SUMMARY

Ants can use visual information to guide long idiosyncratic routes and accurately pinpoint locations in complex natural environments. It has often been assumed that the world knowledge of these foragers consists of multiple discrete views that are retrieved sequentially for breaking routes into sections controlling approaches to a goal. Here we challenge this idea using a model of visual navigation that does not store and use discrete views to replicate the results from paradigmatic experiments that have been taken as evidence that ants navigate using such discrete snapshots. Instead of sequentially retrieving views, the proposed architecture gathers information from all experienced views into a single memory network, and uses this network all along the route to determine the most familiar heading at a given location. This algorithm is consistent with the navigation of ants in both laboratory and natural environments, and provides a parsimonious solution to deal with visual information from multiple locations.

INTRODUCTION

The visual navigation of ants is a beautiful demonstration of how small brains can produce impressive and robust behaviours in complex environments, providing a prime opportunity to investigate parsimonious mechanisms underlying visual guidance. We know from many experiments that an experienced ant forager will preferentially use visual cues for guiding long idiosyncratic foraging routes, and can also use visual cues to control the search for a specific location such as a nest entrance (for a review, see Wehner et al., 1996). Our understanding of how insects might use vision for these tasks has been shaped by the seminal paper of Cartwright and Collett (Cartwright and Collett, 1983). They showed that navigation to a discrete location can be achieved using just a single visual memory or ‘snapshot’, stored at the target location. The key insight was that animals could home by moving to reduce the retinotopic mismatch between their current view and the retrieved view from the target location. In this case, the stored visual memory acts as a point-attractor to the location where the memory was stored, drawing the animal home even from novel locations. The stored view need not be a pictorial representation of the world; it could equally consist of a set of extracted features or a simple parameterisation of the scene. Nonetheless, the defining characteristic of models of this class, commonly termed ‘snapshot models’, is the storage and retrieval of a single view memorised at a goal location for comparison with the current view.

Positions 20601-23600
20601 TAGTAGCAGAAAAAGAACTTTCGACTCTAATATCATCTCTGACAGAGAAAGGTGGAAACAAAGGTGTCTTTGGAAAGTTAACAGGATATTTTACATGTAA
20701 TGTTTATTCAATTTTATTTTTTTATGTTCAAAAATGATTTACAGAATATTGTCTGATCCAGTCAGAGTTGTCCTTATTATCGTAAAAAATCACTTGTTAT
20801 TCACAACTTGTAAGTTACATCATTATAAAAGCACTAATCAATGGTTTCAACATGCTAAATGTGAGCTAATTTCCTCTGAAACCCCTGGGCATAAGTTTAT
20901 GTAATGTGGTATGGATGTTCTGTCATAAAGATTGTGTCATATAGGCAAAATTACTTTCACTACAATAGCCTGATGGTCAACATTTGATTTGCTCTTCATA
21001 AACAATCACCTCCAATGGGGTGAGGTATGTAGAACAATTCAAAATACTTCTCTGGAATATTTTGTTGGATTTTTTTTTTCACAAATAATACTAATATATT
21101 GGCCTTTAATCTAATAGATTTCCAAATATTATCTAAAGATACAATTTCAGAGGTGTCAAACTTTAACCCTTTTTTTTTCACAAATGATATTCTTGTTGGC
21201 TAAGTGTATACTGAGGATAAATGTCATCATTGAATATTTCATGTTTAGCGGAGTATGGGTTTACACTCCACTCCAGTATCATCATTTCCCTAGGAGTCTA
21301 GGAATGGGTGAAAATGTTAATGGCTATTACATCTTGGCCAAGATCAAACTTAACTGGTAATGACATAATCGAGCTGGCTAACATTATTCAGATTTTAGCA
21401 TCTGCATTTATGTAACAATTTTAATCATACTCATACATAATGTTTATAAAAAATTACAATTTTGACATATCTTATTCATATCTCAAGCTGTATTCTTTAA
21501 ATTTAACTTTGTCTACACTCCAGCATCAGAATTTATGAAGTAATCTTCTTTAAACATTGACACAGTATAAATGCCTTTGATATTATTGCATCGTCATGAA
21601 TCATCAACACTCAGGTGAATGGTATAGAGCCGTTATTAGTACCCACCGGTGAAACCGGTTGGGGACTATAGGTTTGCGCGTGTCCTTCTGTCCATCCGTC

Observations of ants suggest that the views used to guide a search for a discrete location, such as the nest entrance or a feeder, are learnt during specialised behaviours called learning walks (Nicholson et al., 1999). Learning walks are performed by naïve ants when first leaving a goal as well as experienced ants in response to a change to the familiar visual scene. Müller and Wehner (Müller and Wehner, 2010) observed that Ocymyrmex ants departing the nest display a characteristic spiral walk around the nest and at several points turn back and pause whilst facing the inconspicuous nest entrance (Fig. 1A). The occurrence of multiple points at which the ant fixates the nest entrance suggests that visual homing may not be based on a single memorised view of the goal, but on several discrete views memorised whilst facing the target. Similarly, Judd and Collett (Judd and Collett, 1998) showed that wood ants departing from a hidden feeder marked by a black cone also turned back and fixated the cone at discrete locations (Fig. 2A). During subsequent approaches to the feeder (Fig. 2C), ants showed clear switches in their heading, as if successively matching the edges of the cone with the discrete views stored during learning walks (Fig. 2E). Taken together, these results suggest that ants use multiple discrete views to guide their approach to, and search for, important locations. Similarly, ants will need to learn visual information from multiple locations to navigate long, visually guided routes through cluttered environments. Because of the success of snapshot-type models for short-range navigation, an orthodoxy has developed that navigation is achieved by matching the current world view with a sequentially retrieved series of discrete visual memories sampled along familiar routes (e.g. Collett and Collett, 2002).